Editor’s Note: Love letters


Editor’s Note: Love letters

I don’t write a lot of love letters. In fact, I don’t write many letters at all, which is a shame, because I love letters. It may have something to do with the fact that I work at a newspaper, or that I write a column that uses the word ‘I’ and blends a public and private persona.

Or it may have something to do with the fact that one of the things I love about my wife is her dogged privateness, which is like a protective hide pulled over a heart so deep and abiding that it can drown you. Bethany hates it when I mention her in my writing. I understand why. But in the age of oversharing, sometimes I feel like a prude not to drop her name, or at least deceptive, like I’m holding out.

Since this week I’m introducing a feature that consists of seven people telling stories about love, I can’t help getting in on the act. And since Bethany and I just had Lyle six months ago and are in a decidedly loving-but-not-that-romantic moment in our relationship, isn’t it kind of a good time to think back through that high speed video montage to the moment when our eyes first met, hers blue lamps casting a cool light on my soul, asking the only question I can never really answer.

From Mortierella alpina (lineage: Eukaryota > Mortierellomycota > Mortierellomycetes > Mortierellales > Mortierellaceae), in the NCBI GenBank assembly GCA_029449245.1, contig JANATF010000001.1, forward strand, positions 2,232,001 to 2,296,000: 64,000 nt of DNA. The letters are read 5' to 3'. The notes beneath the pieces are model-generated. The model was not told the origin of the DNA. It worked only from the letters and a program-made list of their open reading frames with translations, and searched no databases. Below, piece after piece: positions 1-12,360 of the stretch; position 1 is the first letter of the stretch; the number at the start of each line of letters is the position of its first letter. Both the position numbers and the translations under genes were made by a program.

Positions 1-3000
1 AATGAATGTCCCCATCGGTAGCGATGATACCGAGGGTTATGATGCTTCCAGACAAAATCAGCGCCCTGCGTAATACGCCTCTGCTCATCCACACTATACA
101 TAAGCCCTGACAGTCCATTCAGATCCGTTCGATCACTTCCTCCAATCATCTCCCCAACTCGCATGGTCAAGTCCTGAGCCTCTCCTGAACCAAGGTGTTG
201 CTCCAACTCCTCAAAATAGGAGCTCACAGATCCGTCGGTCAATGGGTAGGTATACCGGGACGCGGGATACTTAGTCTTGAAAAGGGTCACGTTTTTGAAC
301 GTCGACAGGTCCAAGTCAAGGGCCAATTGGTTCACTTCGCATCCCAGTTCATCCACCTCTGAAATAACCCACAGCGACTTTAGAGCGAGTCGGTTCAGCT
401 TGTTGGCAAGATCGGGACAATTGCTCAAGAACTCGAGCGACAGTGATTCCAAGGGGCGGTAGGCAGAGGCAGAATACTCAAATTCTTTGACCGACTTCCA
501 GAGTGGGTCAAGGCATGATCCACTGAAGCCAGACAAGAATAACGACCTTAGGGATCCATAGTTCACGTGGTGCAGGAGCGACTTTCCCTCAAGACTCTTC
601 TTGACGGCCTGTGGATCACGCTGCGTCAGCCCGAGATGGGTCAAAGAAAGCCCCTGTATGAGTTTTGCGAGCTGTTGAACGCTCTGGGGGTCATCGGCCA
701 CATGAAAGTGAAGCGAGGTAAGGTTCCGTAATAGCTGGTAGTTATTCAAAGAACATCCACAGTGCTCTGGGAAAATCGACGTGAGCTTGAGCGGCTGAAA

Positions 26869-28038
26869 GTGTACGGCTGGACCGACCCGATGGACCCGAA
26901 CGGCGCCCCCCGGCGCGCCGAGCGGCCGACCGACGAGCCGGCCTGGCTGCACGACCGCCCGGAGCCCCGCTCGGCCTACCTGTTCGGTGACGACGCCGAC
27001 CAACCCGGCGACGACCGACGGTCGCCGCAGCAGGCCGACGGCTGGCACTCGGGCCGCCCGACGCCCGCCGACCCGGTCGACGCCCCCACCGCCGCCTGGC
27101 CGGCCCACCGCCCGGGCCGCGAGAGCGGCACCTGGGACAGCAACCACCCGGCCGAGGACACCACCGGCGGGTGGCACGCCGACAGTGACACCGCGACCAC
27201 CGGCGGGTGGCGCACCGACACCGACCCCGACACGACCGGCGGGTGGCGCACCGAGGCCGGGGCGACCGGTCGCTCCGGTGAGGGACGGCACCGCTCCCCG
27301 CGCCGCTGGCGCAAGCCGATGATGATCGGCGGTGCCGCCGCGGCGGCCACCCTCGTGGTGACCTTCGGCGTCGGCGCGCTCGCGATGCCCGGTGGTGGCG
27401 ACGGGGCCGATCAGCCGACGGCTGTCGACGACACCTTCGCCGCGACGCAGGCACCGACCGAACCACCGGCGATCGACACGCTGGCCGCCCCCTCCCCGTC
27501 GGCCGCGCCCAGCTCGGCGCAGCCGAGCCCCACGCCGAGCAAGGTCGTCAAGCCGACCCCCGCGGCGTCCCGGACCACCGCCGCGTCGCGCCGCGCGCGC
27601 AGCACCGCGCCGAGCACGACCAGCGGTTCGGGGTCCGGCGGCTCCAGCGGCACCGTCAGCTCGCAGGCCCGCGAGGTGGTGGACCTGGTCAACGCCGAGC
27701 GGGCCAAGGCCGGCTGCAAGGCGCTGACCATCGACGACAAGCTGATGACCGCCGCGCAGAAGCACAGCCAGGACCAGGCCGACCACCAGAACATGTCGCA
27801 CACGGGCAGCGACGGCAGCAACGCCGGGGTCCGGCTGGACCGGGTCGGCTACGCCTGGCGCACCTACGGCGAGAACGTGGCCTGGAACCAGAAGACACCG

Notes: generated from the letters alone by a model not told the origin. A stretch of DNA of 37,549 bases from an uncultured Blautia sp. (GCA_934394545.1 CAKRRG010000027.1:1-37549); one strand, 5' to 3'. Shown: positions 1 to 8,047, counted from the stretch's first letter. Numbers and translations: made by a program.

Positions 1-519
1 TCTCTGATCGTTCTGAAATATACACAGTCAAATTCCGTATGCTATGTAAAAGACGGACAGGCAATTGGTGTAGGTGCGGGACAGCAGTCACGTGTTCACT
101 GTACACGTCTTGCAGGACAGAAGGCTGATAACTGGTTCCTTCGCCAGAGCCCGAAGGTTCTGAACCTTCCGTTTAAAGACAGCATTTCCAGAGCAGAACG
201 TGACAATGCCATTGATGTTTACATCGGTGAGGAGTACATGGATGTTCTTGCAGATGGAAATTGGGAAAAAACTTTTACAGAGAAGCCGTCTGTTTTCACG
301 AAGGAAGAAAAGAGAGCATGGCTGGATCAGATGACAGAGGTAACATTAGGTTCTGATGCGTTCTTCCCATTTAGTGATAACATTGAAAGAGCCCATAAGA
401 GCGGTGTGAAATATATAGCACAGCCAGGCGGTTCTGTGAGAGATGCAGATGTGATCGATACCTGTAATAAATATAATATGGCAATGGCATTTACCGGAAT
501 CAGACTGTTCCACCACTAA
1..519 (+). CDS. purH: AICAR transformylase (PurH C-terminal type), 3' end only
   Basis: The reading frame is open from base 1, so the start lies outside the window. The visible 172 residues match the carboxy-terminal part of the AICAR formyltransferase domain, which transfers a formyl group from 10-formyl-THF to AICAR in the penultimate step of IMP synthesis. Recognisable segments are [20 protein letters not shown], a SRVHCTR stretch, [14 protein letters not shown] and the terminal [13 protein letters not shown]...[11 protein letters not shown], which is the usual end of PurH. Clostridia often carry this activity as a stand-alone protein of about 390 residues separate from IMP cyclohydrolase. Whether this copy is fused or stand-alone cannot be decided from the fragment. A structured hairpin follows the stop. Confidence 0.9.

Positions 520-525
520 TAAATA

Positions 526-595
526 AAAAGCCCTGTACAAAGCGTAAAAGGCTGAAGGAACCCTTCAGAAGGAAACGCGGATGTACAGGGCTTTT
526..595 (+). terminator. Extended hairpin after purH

On our first vacation together—an ill-advised, ambitious canoe trip with too many mosquitoes, and portages, and rainy days—we got into a fight delving into past love stories as we descended the eastern shoulder of the Sawtooth Mountains towards Lake Superior, gitchi gummi, that mysterious blue hole in the middle of the continent. I felt something break and I let it. Such a different feeling from the hot, breathy, questing kind of love I’d always dreamt of and practiced—willing, unwitting, or unrequited.

It’s a funny thing about love. I once knew a monk who would always say, “Jesus likes you,” because he hated the idea that his personal God practiced something Hallmark could define. We mythologize the capital ‘L’ word, something Tristan and Isolde died for, but the ferocious force we feel as mates is so different. We finish each other’s thoughts and break each other’s rules. We make love and we made Lyle.

Posted In:     The Editor's Desk

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